Southeastern Grocers has launched a range of cannabidiol (CBD) products at 152 Winn-Dixie and Bi-Lo supermarkets in Florida and South Carolina.
The Jacksonville, Fla.-based grocer said Monday that the stores now offer 65 CBD items, including topicals such as oils and ointments, supplement pills and pet products. Brands include Charlotte’s Web, Plus CBD Oil, MedTerra, Veritas Farms, Sunsoil, Irwin Naturals and Harmony Hemp.
Southeastern Grocers said the rollout marks the debut of CBD products at its stores and makes the company the first conventional retailer in the Southeast to sell all three varieties — topical, supplement and pet CBD items.
The CBD suppliers underwent a rigorous, nearly yearlong evaluation, and Southeastern Grocers is “very confident in their quality and reliability,” a spokeswoman for the retailer said. The products are being positioned as alternative remedies, as the category is seeing increased consumer demand. One in seven U.S. adults now use CBD products, according to a Gallup poll cited by Southeastern Grocers.
“We are constantly evaluating potential new products that will provide our customers with the most relevant and up-to-date alternative treatment methods,” Andrew Nadin, executive vice president and chief customer officer at Southeastern Grocers, said in a statement. “With the growing mainstream acceptance of CBD-infused items across the United States, we will continue to diligently research additional ways to bring safe, high-quality products that can positively impact our customers’ lives.”
Southeastern Grocers noted that CBD is used as a treatment for a variety of illnesses and ailments, such as anxiety, insomnia and epilepsy. One of the many cannabinoids found in marijuana and hemp, CBD has an extremely low content of psychoactive ingredient THC and doesn’t cause a “high.” The retailer added that it’s a member of the Florida Hemp Council and working with the state to help grow the market for CBD products.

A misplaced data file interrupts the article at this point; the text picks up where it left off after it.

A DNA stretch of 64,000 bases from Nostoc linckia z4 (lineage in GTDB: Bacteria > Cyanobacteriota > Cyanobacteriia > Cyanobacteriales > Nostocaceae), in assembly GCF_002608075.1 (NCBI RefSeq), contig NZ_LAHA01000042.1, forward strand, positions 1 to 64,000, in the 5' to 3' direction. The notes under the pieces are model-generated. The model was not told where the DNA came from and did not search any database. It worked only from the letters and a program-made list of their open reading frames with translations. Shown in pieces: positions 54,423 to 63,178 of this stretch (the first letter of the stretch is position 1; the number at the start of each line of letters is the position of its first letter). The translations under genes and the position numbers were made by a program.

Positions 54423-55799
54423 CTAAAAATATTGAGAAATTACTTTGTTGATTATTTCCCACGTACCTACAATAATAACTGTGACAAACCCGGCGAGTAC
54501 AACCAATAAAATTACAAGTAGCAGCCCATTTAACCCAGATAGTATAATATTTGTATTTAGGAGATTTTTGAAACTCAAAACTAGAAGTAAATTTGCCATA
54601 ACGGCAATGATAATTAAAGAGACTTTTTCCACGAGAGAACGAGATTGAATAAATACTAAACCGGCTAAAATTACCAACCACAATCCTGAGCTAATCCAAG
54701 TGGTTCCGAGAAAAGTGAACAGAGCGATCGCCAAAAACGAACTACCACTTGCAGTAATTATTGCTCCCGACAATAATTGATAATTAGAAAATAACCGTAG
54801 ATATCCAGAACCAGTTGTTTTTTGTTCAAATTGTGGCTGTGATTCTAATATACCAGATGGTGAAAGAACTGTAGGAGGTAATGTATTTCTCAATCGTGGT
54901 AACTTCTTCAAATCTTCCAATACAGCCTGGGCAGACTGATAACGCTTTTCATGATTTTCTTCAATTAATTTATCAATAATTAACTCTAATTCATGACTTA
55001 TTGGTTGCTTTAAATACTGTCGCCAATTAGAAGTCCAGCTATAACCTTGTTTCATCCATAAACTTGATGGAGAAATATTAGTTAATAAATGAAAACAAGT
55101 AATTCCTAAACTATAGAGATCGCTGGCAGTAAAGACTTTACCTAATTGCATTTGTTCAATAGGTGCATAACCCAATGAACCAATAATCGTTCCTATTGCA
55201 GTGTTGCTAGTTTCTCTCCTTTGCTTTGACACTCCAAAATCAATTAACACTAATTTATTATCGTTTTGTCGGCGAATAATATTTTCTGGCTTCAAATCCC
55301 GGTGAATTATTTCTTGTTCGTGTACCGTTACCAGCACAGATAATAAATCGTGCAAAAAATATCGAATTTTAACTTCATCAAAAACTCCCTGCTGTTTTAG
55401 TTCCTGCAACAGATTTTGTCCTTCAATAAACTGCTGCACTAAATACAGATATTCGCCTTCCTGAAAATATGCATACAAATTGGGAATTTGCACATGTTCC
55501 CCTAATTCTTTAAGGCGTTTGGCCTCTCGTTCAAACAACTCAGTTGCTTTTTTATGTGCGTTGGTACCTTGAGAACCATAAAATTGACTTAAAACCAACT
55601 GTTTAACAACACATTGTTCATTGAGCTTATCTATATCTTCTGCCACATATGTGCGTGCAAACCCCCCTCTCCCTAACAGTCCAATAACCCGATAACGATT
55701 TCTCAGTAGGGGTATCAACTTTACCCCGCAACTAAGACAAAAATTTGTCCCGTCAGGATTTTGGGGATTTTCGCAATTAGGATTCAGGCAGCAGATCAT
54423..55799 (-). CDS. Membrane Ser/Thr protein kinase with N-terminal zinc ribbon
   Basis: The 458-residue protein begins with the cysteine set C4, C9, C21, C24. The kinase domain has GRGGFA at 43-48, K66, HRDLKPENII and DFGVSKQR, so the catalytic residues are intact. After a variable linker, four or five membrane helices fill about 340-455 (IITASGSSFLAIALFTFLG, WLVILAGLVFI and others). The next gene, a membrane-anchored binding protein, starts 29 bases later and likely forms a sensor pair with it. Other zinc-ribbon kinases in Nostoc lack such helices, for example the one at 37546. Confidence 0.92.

Additional stores will be considered for CBD products as Southeastern Grocers expands its offerings and footprint in 2020, the spokeswoman said. Overall, the retailer operates about 570 stores in Alabama, Florida, Georgia, Louisiana, Mississippi, North Carolina and South Carolina under the Winn-Dixie, Bi-Lo, Harveys Supermarket and Fresco y Más banners.
The CBD category’s market potential has drawn the interest of retailers large and small, yet many remain uncertain about the regulatory framework regarding the sale and labeling of hemp-containing products, even as various CBD offerings make their way into stores.
Late last year, the federal government changed its classification of cannabis with the enactment of the Farm Bill. The legislation removed hemp from the Federal Controlled Substances Act’s definition of marijuana. That meant hemp was no longer a controlled substance under federal law, even though marijuana remains a Schedule I drug.
Under current federal law, CBD and THC can’t be added to a food or marketed as a dietary supplement. The Food and Drug Administration maintains regulatory oversight of food, cosmetics, drugs and other products within its jurisdiction that have CBD, THC or the cannabis plant as an additive.